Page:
NATO recently announced its plan to station four battalions in the Baltics starting in early 2017 to deter Russian aggression, including an American battalion in Poland. I have a new piece over at the National Interest explaining why this will not work to deter a determined Russia from moving against one of its Baltic neighbors. You can read it here.

[1] No word on what happens if an ally and/or its population provokes a non-member into attacking it…hopefully we won’t have to see that played out in the near future.

South Korea’s Nuclear Options

In response to North Korea’s recent nuclear test, a debate has reemerged in South Korea about whether the country should deploy nuclear weapons of its own. Last week, Prime Minister Hwang Kyo-ahn declared that the government maintained its official position that South Korea would not possess or develop nuclear weapons. This is not the first time this debate has bubbled up to the surface. In November 2010, when it was revealed that North Korea had built an advanced plant for the production of highly enriched uranium (HEU, which can be used to construct a nuclear weapon), the South Korean defense minister raised the possibility of reintroducing US tactical nuclear weapons.

Some background: South Korea has a sophisticated infrastructure for the production of nuclear energy and cooperates closely with the United States on the development of its nuclear industry. South Korea did pursue a nuclear weapon of its own during the 1970s, but it abandoned the program under pressure from the United States and signed the Treaty on the Nonproliferation of Nuclear Weapons (NPT) in 1975 as a state not permitted to develop nuclear weapons. The United States stationed tactical nuclear weapons in South Korea during the Cold War, but these weapons were withdrawn in 1991, when North and South Korea signed a declaration calling for the denuclearization of the Korean peninsula. You can learn more about the history of South Korea’s nuclear programs from the Nuclear Threat Initiative.

South Korea continues to enjoy a military alliance with the United States that lends it protection under the “nuclear umbrella.” That is, the United States would respond to any nuclear attack on South Korea (presumably, one launched by North Korea) by launching a nuclear strike against the attacker. By this logic of “extended deterrence,” South Korea enjoys the protection of the American nuclear arsenal without having to acquire weapons of its own.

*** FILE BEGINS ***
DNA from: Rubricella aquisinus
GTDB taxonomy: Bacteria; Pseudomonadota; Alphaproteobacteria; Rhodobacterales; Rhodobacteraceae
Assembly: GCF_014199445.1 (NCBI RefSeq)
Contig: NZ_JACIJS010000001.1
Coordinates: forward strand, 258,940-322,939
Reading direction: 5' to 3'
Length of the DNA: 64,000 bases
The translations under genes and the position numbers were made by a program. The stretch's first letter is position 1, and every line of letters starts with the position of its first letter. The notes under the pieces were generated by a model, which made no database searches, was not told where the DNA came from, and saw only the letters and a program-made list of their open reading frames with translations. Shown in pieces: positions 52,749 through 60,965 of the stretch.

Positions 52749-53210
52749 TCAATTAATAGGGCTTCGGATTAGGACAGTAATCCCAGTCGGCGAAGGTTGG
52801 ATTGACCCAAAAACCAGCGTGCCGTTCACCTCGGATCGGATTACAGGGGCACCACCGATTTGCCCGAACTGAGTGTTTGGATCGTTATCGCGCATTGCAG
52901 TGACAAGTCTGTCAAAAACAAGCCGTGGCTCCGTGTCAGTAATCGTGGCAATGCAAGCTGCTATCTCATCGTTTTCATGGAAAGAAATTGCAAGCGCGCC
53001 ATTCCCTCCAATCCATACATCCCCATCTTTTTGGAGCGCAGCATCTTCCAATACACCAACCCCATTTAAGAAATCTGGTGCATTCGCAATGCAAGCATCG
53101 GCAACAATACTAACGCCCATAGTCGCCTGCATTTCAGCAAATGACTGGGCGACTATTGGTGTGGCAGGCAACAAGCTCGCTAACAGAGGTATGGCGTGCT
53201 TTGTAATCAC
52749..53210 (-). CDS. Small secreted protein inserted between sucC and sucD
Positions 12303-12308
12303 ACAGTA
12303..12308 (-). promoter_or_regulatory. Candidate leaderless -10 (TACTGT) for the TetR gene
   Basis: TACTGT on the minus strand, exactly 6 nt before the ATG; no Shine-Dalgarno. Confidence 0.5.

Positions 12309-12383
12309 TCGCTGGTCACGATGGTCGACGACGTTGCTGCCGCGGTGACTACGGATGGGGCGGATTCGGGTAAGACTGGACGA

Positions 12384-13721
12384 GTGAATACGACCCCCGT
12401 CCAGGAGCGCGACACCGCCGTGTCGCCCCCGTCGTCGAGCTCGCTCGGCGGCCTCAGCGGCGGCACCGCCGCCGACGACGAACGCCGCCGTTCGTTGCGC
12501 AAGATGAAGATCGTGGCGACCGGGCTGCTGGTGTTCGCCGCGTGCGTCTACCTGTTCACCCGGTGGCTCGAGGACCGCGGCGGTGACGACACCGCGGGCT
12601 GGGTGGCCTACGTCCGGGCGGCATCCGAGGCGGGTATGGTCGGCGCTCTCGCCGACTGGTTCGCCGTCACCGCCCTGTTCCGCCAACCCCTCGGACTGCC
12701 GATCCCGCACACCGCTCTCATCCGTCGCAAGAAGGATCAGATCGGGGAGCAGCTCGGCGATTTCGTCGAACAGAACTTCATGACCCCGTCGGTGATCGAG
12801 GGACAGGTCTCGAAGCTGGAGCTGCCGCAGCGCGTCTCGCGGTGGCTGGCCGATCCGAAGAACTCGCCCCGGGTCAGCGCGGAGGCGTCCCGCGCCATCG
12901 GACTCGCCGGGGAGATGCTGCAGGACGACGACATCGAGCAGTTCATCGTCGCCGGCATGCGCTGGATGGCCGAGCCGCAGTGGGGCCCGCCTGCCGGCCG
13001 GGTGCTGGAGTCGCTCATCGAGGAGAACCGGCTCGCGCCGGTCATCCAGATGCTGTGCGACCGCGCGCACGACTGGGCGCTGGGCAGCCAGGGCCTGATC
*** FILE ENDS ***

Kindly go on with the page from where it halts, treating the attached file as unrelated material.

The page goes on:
It will be interesting to see whether confidence in the nuclear umbrella begins to erode if and when North Korea develops a missile capable of delivering a nuclear weapon to the United States. Currently, they do not possess such a missile, and the succession of failed tests suggests that they are still a long way from such a capability. If, however, North Korea were in a position to launch a nuclear attack on the United States, then South Korea may start to wonder about the United States’ nuclear guarantee. As long as North Korea cannot hit back after a retaliatory strike by the United States (in response to the North’s nuclear attack on the South), then the United States does not have to fear for its own safety when it launches the retaliatory nuclear strike against North Korea. If, however, North Korea might be capable of launching a nuclear weapon after the United States’ retaliatory strike, then the calculation becomes quite different. South Korea may find itself wondering whether the United States would be willing to sacrifice Los Angeles to respond to an attack on Seoul. In other words, South Korea (and others) may find itself questioning the credibility of the United States’ nuclear deterrent and may start to wonder if it really does need nuclear weapons of its own.

Questions exactly like these arose among the United States’ western European allies during the Cold War, when the United States was similarly pledging to retaliate against a Soviet attack on western Europe (either conventional or nuclear, depending on the time period) with a nuclear attack on the Soviet Union. In fact, doubts about the credibility of the American deterrent helped spur France to pursue its own nuclear weapons program. Hopefully we are still a long way from the day when South Korea will find it necessary to act on similar doubts.